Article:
3. Black History Month Scientists Spotlight: Dr. Warren M. Washington and a Cloud in a Jar
Warren M. Washington is another exemplary African American scientist that you should introduce your chemistry students to this Black History Month. He is internationally recognized for his work on climate change and atmospheric science. He has won numerous awards recognizing his work and has had preeminent positions on various climate and atmospheric science institutions. Teach your students about Dr. Washington and stoke their interest in atmospheric science by having students create a cloud in a jar. Perhaps, one of them will one day become atmospheric experts just like Dr. Washington!
You will need to make a Cloud in a Jar:
- Jar with lid
- About 1/3 cup hot water
Arrange your class into small groups. Pour hot water into each group’s jar. Make the sides of the jar warm by swirling the water around. Be sure to instruct students to follow safety procedures when around hot water.
After you have poured the hot water for each group, have a student from each group carefully put the lid of the jar on top of the jar but so that it is upside down. Have another student place some ice cubes on top of the lid. Have the class wait 20 seconds.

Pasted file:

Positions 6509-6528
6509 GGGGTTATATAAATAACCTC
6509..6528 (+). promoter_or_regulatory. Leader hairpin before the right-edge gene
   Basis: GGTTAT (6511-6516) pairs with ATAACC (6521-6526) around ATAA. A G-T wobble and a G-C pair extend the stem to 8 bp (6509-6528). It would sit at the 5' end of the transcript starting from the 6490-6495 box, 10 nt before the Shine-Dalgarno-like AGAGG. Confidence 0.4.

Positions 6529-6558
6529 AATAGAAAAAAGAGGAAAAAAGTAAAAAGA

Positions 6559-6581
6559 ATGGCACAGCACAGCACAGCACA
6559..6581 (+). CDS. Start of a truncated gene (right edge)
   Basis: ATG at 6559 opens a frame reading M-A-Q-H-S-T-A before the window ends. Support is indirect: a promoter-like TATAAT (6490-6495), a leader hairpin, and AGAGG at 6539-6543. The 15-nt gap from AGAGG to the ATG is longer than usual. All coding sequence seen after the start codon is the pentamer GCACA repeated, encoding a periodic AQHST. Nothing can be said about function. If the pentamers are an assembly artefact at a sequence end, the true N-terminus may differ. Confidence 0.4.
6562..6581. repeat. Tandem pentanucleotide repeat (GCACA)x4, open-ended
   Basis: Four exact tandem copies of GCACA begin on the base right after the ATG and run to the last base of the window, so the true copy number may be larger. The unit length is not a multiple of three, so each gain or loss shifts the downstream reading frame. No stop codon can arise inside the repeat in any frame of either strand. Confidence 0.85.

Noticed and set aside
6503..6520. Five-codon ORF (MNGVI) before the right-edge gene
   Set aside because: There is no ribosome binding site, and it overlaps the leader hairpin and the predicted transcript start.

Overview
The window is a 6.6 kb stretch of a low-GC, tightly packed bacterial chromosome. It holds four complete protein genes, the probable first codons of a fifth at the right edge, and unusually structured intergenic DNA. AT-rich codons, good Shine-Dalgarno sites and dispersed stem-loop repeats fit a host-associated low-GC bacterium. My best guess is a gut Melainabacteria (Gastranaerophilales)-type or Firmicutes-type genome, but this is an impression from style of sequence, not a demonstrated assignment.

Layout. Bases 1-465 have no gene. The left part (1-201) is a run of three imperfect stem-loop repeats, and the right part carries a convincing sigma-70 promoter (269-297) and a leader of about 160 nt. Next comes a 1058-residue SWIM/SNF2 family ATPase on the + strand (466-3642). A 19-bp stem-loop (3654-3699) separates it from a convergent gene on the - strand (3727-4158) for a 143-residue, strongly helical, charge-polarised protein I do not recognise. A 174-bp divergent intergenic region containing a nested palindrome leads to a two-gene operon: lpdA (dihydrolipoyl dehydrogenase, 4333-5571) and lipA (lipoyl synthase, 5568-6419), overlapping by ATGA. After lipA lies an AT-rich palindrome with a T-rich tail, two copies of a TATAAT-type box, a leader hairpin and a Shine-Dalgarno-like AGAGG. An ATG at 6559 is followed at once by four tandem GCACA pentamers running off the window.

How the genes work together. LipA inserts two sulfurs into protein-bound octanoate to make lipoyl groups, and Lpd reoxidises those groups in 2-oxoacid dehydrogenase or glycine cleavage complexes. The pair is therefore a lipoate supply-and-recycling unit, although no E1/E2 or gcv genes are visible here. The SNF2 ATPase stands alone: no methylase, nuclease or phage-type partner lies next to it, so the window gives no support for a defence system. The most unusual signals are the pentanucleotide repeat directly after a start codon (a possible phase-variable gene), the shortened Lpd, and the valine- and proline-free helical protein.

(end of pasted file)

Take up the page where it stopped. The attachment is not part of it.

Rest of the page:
After 20 seconds circulate to each group quickly removing the lid and spraying a little bit of hairspray in each group’s jar. Students should quickly put the lid with ice on top back on their jar. Ask students to observe their jar and wait for the cloud to form.
After there is a fair amount of condensation, ask students to remove the lids and have them observe as the cloud leaves the jar.
After this activity, discuss how clouds form with your class. Possible topics to cover are water vapor, condensation and how clouds form when water vapor attaches itself to particles that naturally occur in the air such as dust, soil, smoke, and sea salt (in our case the hairspray). You can connect back to Warren M. Washington by sharing that among many things, atmospheric scientists study things like clouds and their effects on the environment to learn more about Earth’s climate.
This is a very short list of some ways that you can bring Black History Month science activities to enrich your classroom. There are many more renowned African American scientists that you can teach your students about. As you introduce each scientist, try to connect either the scientist’s work or their field with an activity or experiment that will inspire your students to learn more about the individual and topic!